GLAA endorses civil marriage dissolution equality amendment 12/08/11
Civil Marriage Dissolution Equality Amendment Act of 2011 (as introduced) 10/18/11
CMs Mendelson, Bowser, and Catania hit Sibley Hospital for discrimination against same-sex parents 07/28/11
Rosendall presents awards for marriage equality activists 04/20/10
A timeline on marriage equality in D.C. 03/31/10
Rosendall testifies against marriage referendum 01/27/10
City responds to latest referendum 01/22/10
Summersgill endorses civil marriage dissolution equality amendment
Testimony before the D.C. Council
Committee on the Judiciary
on the "Civil Marriage Dissolution Equality Amendment Act of 2011," B19-0526
December 8, 2011
Thank you for introducing this legislation. My name is Bob Summersgill. I am the ANC Commissioner for 3F07, and a long-time advocate for gay rights and marriage equality. Thanks also to the bill's co-sponsors, Mary Cheh, David Catania, Tommy Wells, Muriel Bowser, Michael Brown, Jim Graham, Harry Thomas, Jr., and Kwame Brown.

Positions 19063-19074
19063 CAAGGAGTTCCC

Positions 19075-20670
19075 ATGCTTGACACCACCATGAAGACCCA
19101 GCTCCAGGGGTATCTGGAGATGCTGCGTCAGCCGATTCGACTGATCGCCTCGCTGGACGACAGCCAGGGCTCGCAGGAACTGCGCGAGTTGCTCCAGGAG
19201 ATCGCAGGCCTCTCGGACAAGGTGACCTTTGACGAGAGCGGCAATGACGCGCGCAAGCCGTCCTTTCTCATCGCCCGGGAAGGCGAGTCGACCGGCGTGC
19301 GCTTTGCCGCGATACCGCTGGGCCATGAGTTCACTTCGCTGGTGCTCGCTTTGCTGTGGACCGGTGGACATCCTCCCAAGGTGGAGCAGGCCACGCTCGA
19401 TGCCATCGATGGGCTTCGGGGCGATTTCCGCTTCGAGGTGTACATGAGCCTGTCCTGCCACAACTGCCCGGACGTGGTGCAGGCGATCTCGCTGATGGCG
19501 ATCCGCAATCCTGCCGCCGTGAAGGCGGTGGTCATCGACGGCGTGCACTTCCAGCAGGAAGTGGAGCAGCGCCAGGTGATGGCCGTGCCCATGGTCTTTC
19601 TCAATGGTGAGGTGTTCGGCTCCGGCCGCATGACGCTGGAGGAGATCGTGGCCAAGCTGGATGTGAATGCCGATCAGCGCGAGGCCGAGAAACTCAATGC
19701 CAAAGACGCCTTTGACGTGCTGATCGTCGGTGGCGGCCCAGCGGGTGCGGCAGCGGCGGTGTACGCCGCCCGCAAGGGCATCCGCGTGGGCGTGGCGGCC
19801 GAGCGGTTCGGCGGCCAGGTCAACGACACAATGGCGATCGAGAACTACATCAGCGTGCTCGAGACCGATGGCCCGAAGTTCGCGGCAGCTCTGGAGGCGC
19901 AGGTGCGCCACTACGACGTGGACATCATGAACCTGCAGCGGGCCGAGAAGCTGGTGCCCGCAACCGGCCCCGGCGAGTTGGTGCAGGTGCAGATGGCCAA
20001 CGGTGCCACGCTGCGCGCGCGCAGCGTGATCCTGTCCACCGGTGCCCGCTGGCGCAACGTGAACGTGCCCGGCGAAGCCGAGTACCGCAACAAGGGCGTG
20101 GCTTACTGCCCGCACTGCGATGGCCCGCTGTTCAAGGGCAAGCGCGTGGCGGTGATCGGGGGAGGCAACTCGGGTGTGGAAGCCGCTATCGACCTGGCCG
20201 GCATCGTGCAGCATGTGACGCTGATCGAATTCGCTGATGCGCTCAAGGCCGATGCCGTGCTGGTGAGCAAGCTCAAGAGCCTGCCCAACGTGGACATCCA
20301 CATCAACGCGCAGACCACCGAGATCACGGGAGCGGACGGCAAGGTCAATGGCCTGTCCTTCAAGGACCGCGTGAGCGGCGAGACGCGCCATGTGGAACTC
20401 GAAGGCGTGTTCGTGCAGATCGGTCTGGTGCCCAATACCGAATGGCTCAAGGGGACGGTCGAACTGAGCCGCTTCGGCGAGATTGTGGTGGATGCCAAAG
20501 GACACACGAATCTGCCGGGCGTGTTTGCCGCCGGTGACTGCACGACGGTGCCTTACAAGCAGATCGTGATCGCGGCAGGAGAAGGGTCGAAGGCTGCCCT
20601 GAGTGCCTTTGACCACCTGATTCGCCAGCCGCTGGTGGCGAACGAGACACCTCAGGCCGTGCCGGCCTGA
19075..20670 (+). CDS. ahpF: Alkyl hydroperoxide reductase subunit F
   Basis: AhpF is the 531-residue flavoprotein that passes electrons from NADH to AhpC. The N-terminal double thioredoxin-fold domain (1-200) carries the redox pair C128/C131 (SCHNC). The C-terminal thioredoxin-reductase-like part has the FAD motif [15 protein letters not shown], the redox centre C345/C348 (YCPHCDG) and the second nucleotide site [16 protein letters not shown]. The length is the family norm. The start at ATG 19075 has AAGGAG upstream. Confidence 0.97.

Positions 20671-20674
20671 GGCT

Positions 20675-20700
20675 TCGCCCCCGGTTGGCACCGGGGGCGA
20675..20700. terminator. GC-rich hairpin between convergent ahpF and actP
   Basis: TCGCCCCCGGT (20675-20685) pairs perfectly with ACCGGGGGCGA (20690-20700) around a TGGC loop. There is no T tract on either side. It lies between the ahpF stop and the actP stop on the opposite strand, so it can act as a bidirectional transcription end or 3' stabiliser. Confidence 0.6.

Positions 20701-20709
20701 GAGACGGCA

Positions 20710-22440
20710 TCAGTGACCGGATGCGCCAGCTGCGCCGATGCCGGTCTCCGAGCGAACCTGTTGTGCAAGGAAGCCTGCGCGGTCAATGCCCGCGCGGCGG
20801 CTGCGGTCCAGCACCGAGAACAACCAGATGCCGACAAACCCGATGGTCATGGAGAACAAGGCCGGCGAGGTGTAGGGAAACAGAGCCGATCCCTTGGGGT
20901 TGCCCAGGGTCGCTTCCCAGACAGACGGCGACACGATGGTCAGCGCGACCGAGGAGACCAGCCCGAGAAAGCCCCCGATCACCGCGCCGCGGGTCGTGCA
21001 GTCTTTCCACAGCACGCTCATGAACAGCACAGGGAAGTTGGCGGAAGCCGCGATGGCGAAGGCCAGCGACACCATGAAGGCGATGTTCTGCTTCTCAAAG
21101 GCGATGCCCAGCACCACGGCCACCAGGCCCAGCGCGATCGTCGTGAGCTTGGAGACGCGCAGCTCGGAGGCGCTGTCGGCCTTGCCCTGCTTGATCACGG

The legislation addresses a problem with uneven laws across the country regarding marriage rights. Only a handful of states are up to the District's standard of human rights. In states with laws promoting anti-gay discrimination, divorce of legally married same-sex couples is not an option.
Marriage matters when something goes wrong. A spouse gets sick, dies, or there is a divorce. The equitable division of assets, rights, and responsibilities in an orderly fashion is a major benefit of marriage. While a divorce may seem messy, it is preferable to separating without the benefit of law or the recourse offered by the courts.
Four years ago, yesterday, a lesbian couple trying to divorce in Rhode Island were rejected by the state Supreme Court in a 3-2 decision. The Rhode Island couple, Margaret Chambers and Cassandra Ormiston were married in Massachusetts in 2004 and sought a divorce two years later. The Rhode Island Supreme Court ruled that they could not receive a divorce since marriage there is defined as the union between a man and a woman. Neither woman wants to move to MassachusettsÑor another stateÑand establish residency for six months before seeking a divorce.
In order to maintain basic dignity for couples married in the District, and unable to divorce in their home state, this bill is necessary. If we offer civil marriage, we must offer civil divorce.
I am available for any questions you may have.